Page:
Home > >
Best sectors and stocks in 2011
This article appeared in the January 2011 ASX Investor Update email newsletter. To subscribe to this newsletter please register with the MyASX section or visit the About MyASX page for past editions and more details.
By Ross Bird, Morningstar
The outlook for the Australian sharemarket in 2011 is generally positive: a sound domestic economy, enduring robust economic growth of major Asian trading partners, and companies with sound balance sheets and cash flow provide an attractive setting for market performance.
2010 was a year of consolidation for Australian equities, the ASX200 Accumulation index advancing 1.8 per cent by late December. That followed the 30.8 per cent "recovery" gain in 2009 after the disastrous GFC-induced 41.3 per cent decline in 2008.
Despite the modest overall market performance in 2010, it was an important period for Australian businesses. In many instances balance sheets continued to be restored after large equity capital raisings the previous year, operating cash flows stabilised, and profitability and dividend profiles became clearer. It added up to investors regaining confidence.
The opportunity for investment gains in 2011 is promising. The forecast pointers include an undemanding but not dirt-cheap market price-earnings ratio (P/E) of 13.1 times, earning-per-share growth of 14.2 per cent and dividend yield of 4.4 per cent.
And the psychology of 2010 being a year of consolidation and stronger underlying business fundamentals adds to a very solid platform for equities to perform well.
Risks are mainly outside Australia
The risks to this scenario, both direct and indirect, lie largely beyond our shores. Although domestic economic conditions are sound, investors will remain reliant on overseas economies and selective global events and outcomes to capitalise on the strong footings established locally. Some factors to consider are:
- The magnitude and distribution of global economic growth driving commodity prices, currency stability and general investor confidence.Specific levels of economic growth in China driving commodity prices and the Australian dollar. An overheated Chinese economy creating a bubble in asset values is potentially more damaging to our resources sector than sustainable Chinese growth slightly below expectations. We welcome the recent series of tightening in monetary policy by Chinese authorities.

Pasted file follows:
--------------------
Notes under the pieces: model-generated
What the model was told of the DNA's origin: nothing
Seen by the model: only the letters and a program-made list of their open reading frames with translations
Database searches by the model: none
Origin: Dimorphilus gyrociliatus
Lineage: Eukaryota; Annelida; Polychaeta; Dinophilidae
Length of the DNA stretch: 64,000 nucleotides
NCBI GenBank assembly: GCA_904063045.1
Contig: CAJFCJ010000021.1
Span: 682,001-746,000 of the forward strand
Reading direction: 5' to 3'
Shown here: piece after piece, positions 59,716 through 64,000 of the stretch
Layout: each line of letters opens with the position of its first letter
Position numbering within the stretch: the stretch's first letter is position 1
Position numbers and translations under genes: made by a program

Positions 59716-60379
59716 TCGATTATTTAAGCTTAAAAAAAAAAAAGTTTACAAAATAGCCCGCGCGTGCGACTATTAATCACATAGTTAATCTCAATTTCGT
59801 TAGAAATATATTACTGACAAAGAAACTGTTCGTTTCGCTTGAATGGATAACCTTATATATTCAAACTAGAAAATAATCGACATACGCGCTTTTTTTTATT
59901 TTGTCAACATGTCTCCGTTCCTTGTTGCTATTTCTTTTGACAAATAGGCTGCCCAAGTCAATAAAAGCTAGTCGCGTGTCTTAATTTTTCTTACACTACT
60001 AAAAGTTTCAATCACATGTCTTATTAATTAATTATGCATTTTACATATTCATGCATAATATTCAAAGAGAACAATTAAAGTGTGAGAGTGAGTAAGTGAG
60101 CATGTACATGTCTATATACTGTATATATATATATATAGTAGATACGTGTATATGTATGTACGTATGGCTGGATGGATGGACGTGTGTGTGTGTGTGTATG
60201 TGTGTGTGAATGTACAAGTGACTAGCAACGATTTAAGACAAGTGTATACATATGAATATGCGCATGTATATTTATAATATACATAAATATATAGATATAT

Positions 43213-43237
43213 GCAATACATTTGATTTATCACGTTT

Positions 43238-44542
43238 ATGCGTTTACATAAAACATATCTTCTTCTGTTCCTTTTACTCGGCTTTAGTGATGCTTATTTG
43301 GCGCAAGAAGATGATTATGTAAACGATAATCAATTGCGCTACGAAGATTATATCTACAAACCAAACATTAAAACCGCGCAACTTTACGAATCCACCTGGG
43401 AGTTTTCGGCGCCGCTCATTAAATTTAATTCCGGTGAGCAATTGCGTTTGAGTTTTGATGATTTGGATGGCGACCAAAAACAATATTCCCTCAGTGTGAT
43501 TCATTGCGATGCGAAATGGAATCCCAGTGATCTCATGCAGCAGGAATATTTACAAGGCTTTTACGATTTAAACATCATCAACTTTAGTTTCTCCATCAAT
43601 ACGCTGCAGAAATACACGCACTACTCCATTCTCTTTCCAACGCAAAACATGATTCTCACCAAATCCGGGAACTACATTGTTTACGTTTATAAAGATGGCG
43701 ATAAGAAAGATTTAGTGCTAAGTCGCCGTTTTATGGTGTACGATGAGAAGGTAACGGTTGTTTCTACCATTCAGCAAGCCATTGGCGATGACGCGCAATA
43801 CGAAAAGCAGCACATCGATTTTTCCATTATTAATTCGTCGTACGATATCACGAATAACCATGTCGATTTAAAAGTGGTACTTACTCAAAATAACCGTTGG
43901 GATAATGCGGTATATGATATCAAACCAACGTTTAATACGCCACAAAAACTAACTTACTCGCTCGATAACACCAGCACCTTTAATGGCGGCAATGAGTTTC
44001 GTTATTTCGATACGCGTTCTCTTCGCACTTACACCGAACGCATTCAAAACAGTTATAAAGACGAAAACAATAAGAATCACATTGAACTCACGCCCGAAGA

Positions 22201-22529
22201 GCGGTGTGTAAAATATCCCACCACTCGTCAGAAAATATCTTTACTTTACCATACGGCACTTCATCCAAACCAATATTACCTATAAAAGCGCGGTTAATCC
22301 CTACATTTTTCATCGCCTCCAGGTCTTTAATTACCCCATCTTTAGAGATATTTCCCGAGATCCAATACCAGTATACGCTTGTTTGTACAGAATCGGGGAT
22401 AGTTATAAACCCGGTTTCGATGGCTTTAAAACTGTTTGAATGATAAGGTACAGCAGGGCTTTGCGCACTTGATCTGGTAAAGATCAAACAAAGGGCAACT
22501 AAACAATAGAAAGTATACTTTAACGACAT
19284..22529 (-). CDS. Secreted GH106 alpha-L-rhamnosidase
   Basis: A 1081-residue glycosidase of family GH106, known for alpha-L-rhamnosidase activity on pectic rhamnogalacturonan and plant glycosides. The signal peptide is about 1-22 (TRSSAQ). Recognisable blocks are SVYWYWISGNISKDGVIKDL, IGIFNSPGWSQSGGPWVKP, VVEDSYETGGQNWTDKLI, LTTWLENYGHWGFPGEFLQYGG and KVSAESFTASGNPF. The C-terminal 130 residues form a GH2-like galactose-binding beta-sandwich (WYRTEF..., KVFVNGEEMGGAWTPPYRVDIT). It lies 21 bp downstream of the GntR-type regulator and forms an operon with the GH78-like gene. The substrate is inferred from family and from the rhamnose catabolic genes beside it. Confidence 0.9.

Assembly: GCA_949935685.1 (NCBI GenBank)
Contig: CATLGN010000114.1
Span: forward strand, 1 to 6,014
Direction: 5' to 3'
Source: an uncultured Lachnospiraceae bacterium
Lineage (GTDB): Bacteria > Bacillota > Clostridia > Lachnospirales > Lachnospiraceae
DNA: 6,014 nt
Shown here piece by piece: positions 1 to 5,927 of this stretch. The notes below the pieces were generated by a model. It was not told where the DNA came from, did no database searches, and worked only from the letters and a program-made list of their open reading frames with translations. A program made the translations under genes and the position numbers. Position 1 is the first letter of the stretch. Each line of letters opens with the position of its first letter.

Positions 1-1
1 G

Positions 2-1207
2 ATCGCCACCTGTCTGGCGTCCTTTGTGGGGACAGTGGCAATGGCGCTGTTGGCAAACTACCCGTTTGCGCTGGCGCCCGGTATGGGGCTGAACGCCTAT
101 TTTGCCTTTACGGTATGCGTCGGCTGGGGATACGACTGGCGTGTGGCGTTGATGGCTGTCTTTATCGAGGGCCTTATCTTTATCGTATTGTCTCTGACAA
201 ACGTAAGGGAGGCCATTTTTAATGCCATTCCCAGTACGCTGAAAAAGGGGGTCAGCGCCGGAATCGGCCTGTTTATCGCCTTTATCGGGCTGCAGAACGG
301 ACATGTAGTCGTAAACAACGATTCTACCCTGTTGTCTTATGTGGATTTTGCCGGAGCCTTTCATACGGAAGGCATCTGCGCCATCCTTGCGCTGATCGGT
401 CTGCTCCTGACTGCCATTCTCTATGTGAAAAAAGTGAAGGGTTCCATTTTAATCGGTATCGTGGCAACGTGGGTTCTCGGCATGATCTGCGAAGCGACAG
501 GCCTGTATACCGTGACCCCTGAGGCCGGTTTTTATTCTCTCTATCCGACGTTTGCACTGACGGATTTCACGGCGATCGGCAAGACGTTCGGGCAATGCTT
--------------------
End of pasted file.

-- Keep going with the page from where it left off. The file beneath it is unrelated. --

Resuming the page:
- The pace of recovery in the United States dictating monetary policy and the impact upon the Australian dollar, global economic growth and investor confidence. Significant challenges remain in the US to lift housing out of the doldrums and to generate meaningful employment growth to buoy household expenditure.
- The effect of inflationary trends in the developing world and deflationary influences in the Western world on interest rates, asset pricing and pace of economic growth.
The economic health of distressed European nations and the remedies deemed necessary to rescue them. Although there is little direct impact on Australia, it may affect capital flows, currency volatility, interest rate spreads, investor confidence and global interest rates.
The main domestic issues
Domestically, the main issues facing Australia's economy and corporate sector in 2011 are:
- The pace of wages inflation and the commensurate need for the RBA to continue monetary policy tightening as this flows into broad inflationary measures.
- Strong employment trends and a low unemployment rate, and high levels of capacity utilisation in some industries.
- The degree to which consumers relax their current conservative spending behaviour despite a strong consumer sentiment reading. While rising utility, mortgage, petrol and other costs have chewed into disposable income, the current household saving ratio of 10.1 per cent is near its highest level in 14 years, assisted by net disposable income increasing by 7.6 per cent over the year to September 30.
- Weather events are affecting rural and mining industries, related service providers and retail spending.
- The extent to which bank lending volumes improve, driving profitability in the banking sector. With corporates and households undertaking a deleveraging process (by paying off debt), combined with a weak commercial property market, lending volume growth was minimal in 2010. Credit growth across the financial system remains soft but there are positive signs the downward trend is stabilising.
Forecasts for the 2011 financial year growth in earnings per share (EPS) are strong for these sectors (see chart below):
- Consumer Staples (24.5 per cent growth in EPS)
- Utilities (19.8 per cent)
- Materials (15.7 per cent)
- Energy (15.1 per cent)
- Financials (13.2 per cent)
For the universe of companies researched by Morningstar in the ASX200 index, overall EPS growth of 14.2 per cent in FY2011 is followed by 9.2 per cent growth in FY2012.
Chart 1: EPS Growth Forecasts FY2011, FY2012 (%)